Content Detail

Snowberry is a native shrub commonly used en masse or in naturalized landscapes. Thin, cascading branches produce small, pink flowers that appear in spikes in early summer, followed by clusters of white berries in autumn.

This species is native to the Chicago Region according to Swink and Wilhelm’s Plants of the Chicago Region, with updates made according to current research.  

  • Family (English) Honeysuckle
  • Family (botanic) Caprifoliaceae
  • Tree or plant type Shrub
  • Foliage Deciduous (seasonally loses leaves)
  • Native locale Chicago area, Illinois, North America
  • Size range Small shrub (3-5 feet), Medium shrub (5-8 feet)
  • Light exposure Full sun (6 hrs direct light daily), Partial sun / shade (4-6 hrs light daily)
  • Hardiness zones Zone 3, Zone 4, Zone 5 (Northern Illinois), Zone 6 (City of Chicago), Zone 7
  • Soil preference Moist, well-drained soil
  • Tolerances Alkaline soil, clay soil, Dry sites
  • Season of interest early summer, early fall, mid fall
  • Flower color and fragrance Pink
  • Shape or form Multi-stemmed, Round, Thicket-forming
  • Growth rate Fast

Size and form:

Snowberry is a rounded suckering shrub reaching 5 to 6 feet high and 3 to 6 feet wide.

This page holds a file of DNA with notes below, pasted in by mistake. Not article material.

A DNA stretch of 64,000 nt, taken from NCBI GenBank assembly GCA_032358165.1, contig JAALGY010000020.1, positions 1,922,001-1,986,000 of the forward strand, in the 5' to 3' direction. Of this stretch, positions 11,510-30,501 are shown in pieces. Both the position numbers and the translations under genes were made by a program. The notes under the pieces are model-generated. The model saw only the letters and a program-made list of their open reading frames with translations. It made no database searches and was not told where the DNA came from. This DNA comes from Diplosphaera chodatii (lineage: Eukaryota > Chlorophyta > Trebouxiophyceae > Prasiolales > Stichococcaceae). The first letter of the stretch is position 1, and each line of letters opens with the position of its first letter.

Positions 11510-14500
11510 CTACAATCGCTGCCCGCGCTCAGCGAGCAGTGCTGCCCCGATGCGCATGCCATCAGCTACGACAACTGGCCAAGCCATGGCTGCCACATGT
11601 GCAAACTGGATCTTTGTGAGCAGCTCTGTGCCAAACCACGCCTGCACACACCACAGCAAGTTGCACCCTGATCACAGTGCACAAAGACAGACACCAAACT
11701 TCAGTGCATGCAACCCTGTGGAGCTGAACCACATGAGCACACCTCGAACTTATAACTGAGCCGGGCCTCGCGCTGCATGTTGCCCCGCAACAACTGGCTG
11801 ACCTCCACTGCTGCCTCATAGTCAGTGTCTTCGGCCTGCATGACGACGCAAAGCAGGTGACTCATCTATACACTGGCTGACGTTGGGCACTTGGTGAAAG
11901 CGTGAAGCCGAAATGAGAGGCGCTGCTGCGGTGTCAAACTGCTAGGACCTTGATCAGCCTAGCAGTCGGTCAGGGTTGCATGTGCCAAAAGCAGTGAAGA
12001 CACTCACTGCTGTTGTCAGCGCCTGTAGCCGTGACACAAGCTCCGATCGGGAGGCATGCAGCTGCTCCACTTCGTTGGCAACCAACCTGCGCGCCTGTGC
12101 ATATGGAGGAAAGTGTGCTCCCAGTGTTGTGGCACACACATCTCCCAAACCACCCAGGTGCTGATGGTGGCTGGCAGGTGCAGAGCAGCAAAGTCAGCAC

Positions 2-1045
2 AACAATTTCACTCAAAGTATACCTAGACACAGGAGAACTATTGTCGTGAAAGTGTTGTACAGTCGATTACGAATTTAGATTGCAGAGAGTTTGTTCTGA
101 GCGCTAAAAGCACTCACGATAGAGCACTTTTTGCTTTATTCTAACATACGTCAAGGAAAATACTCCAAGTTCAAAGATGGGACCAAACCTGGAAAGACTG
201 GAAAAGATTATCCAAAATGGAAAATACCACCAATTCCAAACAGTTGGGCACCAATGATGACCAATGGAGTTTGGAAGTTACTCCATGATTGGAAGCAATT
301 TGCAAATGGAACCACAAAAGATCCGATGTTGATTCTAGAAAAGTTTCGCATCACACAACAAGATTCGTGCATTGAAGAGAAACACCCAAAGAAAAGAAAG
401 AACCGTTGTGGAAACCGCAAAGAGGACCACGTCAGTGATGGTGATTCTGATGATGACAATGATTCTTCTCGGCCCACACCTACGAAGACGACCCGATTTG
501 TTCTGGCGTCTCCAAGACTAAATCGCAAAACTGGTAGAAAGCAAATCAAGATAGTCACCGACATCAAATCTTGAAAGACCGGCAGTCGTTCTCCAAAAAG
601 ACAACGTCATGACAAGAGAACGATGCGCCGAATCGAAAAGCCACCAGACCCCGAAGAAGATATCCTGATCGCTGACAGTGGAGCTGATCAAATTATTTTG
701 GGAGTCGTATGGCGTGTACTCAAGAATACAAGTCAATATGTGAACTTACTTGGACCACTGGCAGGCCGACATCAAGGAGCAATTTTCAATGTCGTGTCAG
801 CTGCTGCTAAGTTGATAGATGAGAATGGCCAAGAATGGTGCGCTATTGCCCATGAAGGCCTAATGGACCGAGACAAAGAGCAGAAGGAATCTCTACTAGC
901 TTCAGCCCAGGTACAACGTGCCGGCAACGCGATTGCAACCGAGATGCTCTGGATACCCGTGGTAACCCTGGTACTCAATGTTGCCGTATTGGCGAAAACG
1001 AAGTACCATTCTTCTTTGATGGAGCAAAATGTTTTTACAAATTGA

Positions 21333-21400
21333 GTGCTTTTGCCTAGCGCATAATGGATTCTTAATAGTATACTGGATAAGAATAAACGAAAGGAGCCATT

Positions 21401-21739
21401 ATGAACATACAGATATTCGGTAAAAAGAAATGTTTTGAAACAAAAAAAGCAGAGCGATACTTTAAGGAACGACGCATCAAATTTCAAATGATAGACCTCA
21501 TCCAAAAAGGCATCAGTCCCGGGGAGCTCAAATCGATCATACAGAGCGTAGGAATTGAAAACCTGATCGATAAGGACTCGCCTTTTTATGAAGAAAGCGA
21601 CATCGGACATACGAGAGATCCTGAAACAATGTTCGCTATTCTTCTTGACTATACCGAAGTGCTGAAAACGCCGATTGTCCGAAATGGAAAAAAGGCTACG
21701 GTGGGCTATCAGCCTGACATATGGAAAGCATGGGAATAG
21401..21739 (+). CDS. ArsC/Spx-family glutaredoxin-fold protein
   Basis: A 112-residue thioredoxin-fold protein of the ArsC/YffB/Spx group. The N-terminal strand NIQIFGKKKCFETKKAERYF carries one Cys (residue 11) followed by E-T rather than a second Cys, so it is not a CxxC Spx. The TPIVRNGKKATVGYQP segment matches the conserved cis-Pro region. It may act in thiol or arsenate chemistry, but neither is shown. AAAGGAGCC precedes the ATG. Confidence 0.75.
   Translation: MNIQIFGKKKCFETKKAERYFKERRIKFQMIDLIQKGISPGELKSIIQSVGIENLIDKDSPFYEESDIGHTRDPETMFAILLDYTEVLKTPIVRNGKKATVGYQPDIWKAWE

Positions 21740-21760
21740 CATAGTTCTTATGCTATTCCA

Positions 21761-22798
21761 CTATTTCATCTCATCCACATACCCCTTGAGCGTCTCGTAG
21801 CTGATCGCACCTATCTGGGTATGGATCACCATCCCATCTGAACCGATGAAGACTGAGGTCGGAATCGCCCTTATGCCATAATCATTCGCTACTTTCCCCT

Native geographic location and habitat:

It is native to eastern North America on mesic dry open cliffs, open rocky slopes, and dry wooded hillsides. C-Value: 10.

Attracts birds, pollinators, or wildlife:

Butterflies are attracted to the flowers and a number of birds eat the fruit.

Bark color and texture:

It has brown and slender stems.

Leaf or needle arrangement, size, shape, texture, and color:

The leaves are opposite, broadly oval, and pale blue-green.

Flower arrangement, shape, and size:

This shrub produces inconspicuous, pinkish-white, terminal clusters of bell-shaped flowers in early summer.

Fruit, cone, nut, and seed descriptions:

There are large, 5/8-inch spongy, globular white fruit (drupe) in mid-autumn which often persist into winter.

Plant care:

Snowberry grows best in full sun to part shade and is adaptable to all soil types, except wet soils. In the shade, it will produce fewer flowers. Prune back in spring to promote more flowers. It suckers profusely and will form large colonies.

List of pests, diseases and tolerances:

No serious insect or disease problems, although anthracnose, leaf spot, powdery mildew, rust and berry rot may occur.


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